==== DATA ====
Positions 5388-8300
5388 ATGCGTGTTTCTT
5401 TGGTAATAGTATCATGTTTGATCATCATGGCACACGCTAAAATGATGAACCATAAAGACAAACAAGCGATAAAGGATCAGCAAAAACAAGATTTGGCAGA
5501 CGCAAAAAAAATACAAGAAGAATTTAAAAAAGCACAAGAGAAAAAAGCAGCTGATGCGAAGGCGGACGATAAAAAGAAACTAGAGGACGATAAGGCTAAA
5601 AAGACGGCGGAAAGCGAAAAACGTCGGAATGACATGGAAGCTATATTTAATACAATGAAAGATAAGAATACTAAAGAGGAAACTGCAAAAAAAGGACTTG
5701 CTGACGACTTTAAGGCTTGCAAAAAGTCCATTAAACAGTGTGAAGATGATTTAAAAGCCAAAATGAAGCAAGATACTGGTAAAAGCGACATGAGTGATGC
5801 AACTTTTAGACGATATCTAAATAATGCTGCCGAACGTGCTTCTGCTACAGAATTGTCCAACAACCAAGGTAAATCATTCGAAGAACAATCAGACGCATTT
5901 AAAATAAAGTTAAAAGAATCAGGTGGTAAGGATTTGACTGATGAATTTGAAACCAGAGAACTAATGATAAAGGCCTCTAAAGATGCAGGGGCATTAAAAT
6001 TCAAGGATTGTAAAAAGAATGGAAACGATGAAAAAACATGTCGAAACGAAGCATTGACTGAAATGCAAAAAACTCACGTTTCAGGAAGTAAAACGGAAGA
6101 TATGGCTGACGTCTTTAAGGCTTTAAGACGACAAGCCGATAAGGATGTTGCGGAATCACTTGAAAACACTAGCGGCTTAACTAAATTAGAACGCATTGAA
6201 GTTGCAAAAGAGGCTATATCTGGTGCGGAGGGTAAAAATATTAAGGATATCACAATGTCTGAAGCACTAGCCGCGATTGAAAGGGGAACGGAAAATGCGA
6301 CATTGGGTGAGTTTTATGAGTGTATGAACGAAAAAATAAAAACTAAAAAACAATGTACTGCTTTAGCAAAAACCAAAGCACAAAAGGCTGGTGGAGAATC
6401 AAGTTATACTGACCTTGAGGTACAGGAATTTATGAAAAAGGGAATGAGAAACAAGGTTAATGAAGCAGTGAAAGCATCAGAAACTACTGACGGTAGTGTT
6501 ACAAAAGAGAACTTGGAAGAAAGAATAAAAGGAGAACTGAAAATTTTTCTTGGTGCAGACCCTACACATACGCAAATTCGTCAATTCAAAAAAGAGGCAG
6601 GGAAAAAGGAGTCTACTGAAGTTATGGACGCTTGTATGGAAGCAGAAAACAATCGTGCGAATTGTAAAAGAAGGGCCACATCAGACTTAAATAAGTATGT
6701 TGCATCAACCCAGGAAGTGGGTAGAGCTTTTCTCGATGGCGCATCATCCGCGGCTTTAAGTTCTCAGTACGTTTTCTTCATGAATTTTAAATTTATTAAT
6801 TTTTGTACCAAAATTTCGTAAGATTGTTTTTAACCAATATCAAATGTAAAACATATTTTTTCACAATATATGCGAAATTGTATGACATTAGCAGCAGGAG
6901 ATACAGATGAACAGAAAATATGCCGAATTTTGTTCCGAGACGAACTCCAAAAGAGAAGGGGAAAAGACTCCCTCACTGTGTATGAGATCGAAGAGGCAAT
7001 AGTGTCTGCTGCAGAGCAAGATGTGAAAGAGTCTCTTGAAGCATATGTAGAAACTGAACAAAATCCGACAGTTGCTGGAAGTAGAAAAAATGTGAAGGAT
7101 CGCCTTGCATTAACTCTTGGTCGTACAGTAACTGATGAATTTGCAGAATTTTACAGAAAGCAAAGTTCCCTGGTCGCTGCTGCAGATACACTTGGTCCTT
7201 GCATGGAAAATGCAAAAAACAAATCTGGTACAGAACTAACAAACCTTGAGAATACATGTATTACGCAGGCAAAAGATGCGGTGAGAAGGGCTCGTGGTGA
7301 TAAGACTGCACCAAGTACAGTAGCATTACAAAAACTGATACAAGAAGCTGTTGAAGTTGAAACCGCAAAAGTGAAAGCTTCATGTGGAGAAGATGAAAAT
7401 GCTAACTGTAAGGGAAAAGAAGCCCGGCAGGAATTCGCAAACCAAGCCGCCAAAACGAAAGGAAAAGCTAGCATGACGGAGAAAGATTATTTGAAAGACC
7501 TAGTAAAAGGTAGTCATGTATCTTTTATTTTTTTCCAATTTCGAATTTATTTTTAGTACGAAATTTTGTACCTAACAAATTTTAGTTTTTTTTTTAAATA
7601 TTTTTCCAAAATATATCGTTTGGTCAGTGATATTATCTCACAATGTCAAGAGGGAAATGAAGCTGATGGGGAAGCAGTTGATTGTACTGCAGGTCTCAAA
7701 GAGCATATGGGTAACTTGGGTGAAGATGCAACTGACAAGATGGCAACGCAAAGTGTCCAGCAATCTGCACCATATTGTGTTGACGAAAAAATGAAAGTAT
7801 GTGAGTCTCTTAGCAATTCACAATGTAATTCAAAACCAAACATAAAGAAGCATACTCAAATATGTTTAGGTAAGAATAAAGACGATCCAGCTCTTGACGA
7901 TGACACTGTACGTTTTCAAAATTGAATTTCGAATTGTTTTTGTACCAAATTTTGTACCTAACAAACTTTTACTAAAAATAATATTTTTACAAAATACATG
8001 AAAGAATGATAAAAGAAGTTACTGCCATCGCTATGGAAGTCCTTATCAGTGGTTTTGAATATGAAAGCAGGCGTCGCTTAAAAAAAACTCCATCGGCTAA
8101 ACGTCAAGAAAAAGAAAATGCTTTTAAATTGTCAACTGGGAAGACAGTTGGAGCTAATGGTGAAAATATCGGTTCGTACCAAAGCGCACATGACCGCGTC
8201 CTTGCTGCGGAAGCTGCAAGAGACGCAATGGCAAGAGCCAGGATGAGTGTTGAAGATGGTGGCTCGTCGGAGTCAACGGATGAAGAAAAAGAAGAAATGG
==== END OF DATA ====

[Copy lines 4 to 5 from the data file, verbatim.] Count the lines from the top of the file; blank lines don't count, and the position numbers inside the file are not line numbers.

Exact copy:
5501 CGCAAAAAAAATACAAGAAGAATTTAAAAAAGCACAAGAGAAAAAAGCAGCTGATGCGAAGGCGGACGATAAAAAGAAACTAGAGGACGATAAGGCTAAA
5601 AAGACGGCGGAAAGCGAAAAACGTCGGAATGACATGGAAGCTATATTTAATACAATGAAAGATAAGAATACTAAAGAGGAAACTGCAAAAAAAGGACTTG